I suppose it still all comes down to perspective. If I saw $4,000 on a table next to a voucher to a free ride to Worlds, which would I pick up? Which would a young father with a stay at home wife and a $30,000 a year job pick up? From my perspective, I would not pay $4,000 to see four hours of skating, not even if each and every pair or single skater was a favorite of mine, though it wouldn't change my standard of living one bit. But that is MY perspective. But it would be interesting to see the demographics of the attendees to the Superbowl. Is there a more expensive widely known spectator sporting event? Do people love it cause they love football or are they hyped into loving it? Is it all about marketing or a sport? I have no answer.

    Quote Originally Posted by dorispulaski View Post
    My younger son went to a Superbowl-he was having a good year financially, his favorite team, the Patriots, were playing. The Patriots won that year. He still regards it as money well spent.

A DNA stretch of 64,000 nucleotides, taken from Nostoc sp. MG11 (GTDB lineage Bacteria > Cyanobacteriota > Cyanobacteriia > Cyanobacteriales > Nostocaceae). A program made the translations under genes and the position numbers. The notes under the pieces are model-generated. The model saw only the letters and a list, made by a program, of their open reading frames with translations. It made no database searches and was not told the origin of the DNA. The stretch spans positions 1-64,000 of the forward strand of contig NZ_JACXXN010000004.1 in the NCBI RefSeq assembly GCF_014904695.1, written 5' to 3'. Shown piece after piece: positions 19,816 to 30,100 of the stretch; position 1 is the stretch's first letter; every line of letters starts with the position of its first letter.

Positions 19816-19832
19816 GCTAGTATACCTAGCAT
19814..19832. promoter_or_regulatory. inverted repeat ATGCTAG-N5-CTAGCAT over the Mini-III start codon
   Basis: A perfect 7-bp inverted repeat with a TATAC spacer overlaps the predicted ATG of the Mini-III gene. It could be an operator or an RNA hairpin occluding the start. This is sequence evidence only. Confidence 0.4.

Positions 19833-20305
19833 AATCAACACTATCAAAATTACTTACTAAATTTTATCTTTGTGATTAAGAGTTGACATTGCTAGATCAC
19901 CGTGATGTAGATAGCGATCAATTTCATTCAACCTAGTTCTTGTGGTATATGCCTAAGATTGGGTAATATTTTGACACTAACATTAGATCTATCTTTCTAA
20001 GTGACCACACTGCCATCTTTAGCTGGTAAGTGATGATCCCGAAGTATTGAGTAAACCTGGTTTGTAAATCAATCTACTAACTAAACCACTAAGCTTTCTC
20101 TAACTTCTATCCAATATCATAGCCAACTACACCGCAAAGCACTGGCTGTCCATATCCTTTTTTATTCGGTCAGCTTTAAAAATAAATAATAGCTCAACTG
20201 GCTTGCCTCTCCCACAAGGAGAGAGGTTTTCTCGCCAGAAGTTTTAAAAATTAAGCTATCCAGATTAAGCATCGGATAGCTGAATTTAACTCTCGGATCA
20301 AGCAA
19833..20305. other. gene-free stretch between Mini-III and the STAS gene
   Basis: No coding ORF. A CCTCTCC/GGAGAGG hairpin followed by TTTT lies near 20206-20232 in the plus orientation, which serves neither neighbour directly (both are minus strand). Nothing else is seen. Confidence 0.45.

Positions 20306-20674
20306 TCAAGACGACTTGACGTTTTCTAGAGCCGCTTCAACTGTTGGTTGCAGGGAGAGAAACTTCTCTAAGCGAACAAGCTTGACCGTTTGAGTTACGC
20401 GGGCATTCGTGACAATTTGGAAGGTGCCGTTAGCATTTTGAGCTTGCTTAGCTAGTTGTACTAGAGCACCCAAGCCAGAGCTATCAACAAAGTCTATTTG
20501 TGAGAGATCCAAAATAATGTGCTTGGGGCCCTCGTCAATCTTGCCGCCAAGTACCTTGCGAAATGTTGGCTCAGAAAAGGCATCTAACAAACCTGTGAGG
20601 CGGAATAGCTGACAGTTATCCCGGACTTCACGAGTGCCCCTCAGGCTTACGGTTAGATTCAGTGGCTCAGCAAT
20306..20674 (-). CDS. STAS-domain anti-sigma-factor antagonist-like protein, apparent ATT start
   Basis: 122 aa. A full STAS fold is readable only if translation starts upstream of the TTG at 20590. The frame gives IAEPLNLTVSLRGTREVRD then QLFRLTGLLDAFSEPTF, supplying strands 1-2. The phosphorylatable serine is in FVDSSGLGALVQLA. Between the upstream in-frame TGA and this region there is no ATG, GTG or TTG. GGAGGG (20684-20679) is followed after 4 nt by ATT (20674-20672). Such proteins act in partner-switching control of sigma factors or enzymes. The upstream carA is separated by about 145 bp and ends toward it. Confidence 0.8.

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    Custom Title CoyoteChris's Avatar
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    Well, that is certainly one side that is there. It is said that Jesse Jackson Jr. had 17 Rolex watches. Status seems to be a very big part of the lives of many.
    Just heard this from a motorcycling friend who lives out there....I did not research it but I don't doubt it....this is what George told me.

    "I live 3 miles from the stadium and a half mile from Teterboro airport. Teterboro is taking 400 private jets for the days before and after the game, by reservation only. About five other airports were mentioned to take on the overflow, as far away as Atlantic City, about 120 miles away. That's a LOT of private jets and a LOT of rich folks. One family of six people chartered their own 757. Yes, these are wealthy people that are coming to the game. "